Dick Gregory was one of the greatest civil rights advocates in American history, full stop. His legacy is that of activist and entertainer, but his impact was felt everywhere in popular culture. If you are sad about Bill Cosby, then be grateful for Dick Gregory, who did more than virtually every entertainer of his era to advocate for Civil Rights.
Comedian and civil rights activist Dick Gregory, who broke barriers in the 1960s and became one of the first African-Americans to perform at white clubs, died Saturday.
He was 84.
Gregory recently rescheduled an event in Atlanta because he was hospitalized. He died in Washington, his son posted on social media without giving details.
"The family appreciates the outpouring of support and love, and respectfully asks for their privacy as they grieve during this very difficult time," Christian Gregory said. "More details will be released over the next few days."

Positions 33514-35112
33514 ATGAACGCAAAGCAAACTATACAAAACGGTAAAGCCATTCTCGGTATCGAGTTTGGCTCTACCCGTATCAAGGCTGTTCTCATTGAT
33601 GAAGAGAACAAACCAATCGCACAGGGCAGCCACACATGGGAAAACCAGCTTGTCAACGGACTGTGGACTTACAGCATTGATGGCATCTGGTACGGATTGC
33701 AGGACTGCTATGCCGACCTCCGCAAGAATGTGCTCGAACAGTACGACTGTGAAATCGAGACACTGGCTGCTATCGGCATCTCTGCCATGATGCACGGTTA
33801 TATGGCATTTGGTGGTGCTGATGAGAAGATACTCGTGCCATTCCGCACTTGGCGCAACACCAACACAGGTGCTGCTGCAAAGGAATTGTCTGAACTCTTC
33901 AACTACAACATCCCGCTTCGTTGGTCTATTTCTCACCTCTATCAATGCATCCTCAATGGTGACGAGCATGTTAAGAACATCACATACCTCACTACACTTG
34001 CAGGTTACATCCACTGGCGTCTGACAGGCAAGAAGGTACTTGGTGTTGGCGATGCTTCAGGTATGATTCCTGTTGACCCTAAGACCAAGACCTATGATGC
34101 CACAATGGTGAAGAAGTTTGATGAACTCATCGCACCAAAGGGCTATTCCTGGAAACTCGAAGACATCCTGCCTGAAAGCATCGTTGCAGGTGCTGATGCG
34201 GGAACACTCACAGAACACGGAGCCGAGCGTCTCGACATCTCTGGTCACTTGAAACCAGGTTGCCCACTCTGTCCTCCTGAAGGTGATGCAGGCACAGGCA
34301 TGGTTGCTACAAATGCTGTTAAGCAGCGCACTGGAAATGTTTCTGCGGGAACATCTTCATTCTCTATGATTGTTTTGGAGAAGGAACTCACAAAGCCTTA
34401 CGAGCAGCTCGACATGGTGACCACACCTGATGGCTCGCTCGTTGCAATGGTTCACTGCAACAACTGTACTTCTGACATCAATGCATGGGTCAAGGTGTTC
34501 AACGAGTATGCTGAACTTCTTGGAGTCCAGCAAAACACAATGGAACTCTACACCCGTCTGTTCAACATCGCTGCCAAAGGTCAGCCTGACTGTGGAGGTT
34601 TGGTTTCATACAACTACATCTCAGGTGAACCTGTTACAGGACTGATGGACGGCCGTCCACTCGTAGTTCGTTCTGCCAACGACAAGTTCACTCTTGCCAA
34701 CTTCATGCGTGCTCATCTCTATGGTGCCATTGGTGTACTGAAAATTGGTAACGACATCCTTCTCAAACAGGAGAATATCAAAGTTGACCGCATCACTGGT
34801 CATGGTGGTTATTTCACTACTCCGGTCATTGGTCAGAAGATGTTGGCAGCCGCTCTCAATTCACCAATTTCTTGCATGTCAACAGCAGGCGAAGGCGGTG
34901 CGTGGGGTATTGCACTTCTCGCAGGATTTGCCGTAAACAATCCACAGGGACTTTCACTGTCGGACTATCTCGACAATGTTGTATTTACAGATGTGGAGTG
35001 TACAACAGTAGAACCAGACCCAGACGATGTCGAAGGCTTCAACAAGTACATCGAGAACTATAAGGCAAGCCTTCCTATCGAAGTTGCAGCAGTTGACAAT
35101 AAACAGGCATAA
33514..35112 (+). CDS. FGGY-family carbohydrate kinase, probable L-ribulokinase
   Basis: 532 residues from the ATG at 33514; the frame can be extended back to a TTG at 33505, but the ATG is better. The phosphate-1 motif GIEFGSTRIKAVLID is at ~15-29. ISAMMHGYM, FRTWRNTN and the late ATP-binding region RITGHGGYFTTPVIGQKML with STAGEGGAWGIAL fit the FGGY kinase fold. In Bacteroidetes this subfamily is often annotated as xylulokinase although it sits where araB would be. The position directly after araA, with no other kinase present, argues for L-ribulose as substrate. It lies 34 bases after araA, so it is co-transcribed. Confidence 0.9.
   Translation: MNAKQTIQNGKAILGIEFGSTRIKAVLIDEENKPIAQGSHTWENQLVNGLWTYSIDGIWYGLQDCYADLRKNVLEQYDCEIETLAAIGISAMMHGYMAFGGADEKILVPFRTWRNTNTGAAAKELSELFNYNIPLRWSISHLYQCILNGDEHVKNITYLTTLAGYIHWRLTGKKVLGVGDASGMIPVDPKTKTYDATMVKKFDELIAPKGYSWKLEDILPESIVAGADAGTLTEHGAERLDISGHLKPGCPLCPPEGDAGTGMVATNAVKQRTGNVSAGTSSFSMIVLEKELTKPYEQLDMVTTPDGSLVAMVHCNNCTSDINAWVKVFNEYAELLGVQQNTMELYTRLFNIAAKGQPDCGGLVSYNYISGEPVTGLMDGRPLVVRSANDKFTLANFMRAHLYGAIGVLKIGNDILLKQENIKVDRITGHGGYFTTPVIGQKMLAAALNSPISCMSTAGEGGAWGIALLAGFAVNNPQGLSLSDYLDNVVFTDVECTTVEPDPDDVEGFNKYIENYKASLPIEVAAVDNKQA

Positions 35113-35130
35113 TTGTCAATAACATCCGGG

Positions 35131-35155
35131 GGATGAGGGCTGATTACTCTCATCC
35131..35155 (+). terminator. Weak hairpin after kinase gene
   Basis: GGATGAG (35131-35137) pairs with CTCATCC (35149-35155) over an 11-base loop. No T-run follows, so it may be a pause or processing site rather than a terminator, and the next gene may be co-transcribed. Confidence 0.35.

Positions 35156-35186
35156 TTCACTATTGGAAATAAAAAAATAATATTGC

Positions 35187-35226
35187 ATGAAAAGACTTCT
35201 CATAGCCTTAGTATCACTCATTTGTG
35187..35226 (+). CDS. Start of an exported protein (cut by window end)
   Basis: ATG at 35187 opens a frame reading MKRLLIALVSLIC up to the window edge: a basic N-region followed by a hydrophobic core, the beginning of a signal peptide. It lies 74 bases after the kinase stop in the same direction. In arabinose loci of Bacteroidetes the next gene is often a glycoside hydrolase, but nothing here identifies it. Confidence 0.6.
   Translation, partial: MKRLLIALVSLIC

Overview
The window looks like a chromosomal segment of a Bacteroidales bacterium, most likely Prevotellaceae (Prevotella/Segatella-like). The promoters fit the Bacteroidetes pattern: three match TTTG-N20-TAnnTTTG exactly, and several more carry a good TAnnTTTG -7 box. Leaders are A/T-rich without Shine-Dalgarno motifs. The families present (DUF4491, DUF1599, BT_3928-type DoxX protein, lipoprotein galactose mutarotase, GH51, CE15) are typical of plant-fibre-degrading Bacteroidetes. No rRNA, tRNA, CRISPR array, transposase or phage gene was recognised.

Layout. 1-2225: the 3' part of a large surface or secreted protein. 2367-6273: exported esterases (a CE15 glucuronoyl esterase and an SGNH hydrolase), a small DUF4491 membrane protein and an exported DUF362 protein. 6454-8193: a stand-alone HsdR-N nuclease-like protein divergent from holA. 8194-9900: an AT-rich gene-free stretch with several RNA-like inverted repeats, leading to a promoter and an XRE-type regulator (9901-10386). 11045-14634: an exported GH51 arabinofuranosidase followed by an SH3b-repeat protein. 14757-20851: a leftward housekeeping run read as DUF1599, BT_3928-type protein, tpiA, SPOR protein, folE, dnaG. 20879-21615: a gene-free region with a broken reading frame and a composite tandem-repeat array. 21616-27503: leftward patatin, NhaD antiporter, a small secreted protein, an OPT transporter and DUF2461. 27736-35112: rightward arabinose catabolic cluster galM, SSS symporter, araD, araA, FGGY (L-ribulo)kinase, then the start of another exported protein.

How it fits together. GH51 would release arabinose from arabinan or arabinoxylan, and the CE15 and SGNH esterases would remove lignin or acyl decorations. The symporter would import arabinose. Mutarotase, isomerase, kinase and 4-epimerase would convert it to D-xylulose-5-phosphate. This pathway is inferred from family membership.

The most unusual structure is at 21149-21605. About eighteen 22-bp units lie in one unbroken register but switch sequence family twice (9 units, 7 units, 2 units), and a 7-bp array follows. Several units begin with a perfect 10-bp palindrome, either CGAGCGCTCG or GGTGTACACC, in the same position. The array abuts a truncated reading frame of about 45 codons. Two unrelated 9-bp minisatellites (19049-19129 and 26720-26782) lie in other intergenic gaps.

Gregory satirized segregation and racial injustice in his acts, and was arrested several times in the 1960s for joining civil rights rallies.
Gregory died a day before Jerry Lewis, and their coincidental demise is a reminder that most celebrities stay the hell away from controversy and charity. Gregory didn't shy away from the violence of the 1960s--he was a victim of it, numerous times. Never once did he bow out and take the easy route to fame and fortune. He lived his entire life trying to make this country a better place. Lewis spent many, many years raising money for Muscular Dystrophy victims and trying to make this country better.
We will not see their like ever again.